Groundcherry Kiss was born out of my memory of Funeral Parade of Roses, a Japanese film by Toshio Matsumoto set in 1960s gay countercultural Tokyo. There’s one scene where it’s just a couple kissing—I’d seen it years ago and it really stuck with me. I loved the camera work, the camera as witness. I also loved working within the constraints of 16mm film. We only had 11 minutes to play with, only 11 minutes to get it right. No special effects here. It just is what it is.
“It’s a real couple and there’s no denying the intensity between them.”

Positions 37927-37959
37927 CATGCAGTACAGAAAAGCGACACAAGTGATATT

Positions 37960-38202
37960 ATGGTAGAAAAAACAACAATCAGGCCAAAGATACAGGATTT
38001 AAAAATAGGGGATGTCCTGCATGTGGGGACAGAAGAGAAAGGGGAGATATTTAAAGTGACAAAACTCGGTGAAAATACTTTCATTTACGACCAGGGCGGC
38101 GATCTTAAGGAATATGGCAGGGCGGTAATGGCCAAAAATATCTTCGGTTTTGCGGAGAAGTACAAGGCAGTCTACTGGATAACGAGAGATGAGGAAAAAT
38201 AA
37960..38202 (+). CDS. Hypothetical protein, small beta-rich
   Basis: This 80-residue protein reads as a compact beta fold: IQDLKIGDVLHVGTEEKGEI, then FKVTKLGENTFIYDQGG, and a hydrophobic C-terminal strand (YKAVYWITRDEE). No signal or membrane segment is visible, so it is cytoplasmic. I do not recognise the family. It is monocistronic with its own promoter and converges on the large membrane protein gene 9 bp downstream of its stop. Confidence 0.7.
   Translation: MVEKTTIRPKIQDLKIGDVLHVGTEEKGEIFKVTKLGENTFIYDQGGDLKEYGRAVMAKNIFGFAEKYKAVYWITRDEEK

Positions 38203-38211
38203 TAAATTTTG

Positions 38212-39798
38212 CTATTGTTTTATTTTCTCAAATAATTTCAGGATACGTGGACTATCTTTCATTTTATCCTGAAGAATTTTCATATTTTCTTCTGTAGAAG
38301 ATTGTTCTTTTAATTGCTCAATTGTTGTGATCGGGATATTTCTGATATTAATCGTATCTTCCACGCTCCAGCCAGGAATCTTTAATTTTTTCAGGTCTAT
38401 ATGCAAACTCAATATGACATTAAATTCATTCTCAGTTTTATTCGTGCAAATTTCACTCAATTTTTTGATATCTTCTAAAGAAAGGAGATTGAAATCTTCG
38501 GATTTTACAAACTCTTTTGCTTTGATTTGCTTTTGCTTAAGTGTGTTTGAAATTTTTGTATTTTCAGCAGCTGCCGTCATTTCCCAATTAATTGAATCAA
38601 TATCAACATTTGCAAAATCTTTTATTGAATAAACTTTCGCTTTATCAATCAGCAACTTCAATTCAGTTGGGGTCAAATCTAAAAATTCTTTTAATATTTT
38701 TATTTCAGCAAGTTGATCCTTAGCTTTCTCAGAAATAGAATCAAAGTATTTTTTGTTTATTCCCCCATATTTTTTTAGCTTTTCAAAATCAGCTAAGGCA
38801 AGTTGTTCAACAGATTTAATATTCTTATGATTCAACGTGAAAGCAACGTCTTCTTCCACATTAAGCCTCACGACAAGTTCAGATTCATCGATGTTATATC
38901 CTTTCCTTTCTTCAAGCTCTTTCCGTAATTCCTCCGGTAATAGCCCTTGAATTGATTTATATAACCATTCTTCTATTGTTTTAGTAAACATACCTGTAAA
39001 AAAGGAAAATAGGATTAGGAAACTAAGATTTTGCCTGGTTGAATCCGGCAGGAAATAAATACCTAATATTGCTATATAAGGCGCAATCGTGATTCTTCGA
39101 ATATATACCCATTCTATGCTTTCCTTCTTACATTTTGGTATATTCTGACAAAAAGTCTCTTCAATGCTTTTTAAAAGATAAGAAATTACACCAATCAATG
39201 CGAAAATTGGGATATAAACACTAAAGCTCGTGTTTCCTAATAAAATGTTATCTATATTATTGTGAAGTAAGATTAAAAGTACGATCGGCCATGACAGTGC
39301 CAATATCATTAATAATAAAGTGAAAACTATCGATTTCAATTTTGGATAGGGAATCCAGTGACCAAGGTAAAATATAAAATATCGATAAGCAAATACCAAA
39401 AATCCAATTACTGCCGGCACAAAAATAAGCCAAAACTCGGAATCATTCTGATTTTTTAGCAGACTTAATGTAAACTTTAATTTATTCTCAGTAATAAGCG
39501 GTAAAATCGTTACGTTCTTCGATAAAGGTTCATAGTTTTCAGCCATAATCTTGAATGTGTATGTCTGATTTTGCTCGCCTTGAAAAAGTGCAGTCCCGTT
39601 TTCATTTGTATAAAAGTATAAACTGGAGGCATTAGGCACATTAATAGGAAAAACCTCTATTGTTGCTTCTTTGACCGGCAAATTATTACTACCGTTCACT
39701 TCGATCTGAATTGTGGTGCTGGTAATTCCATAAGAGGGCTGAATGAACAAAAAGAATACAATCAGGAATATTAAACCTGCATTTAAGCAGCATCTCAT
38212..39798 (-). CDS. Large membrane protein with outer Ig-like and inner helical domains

Andy Warhol’s 50-minute film Kiss was also a pertinent influence. Obviously that was much more radical at the time because there were men kissing men, and white and black people kissing. It was a wholly different concept, but it was a strong visual reference for me nonetheless. Warhol once said: “Everyone ends up kissing the wrong person goodnight.” In this case it’s just the opposite. Of course our filmic kiss was staged, but it’s a real couple and there’s no denying the intensity between them. The couple have been together for four years and married for two of those. As a viewer you become almost a voyeur to their intimacy. It was quite a surprise, rewatching it, to see a realness that is so often difficult to capture.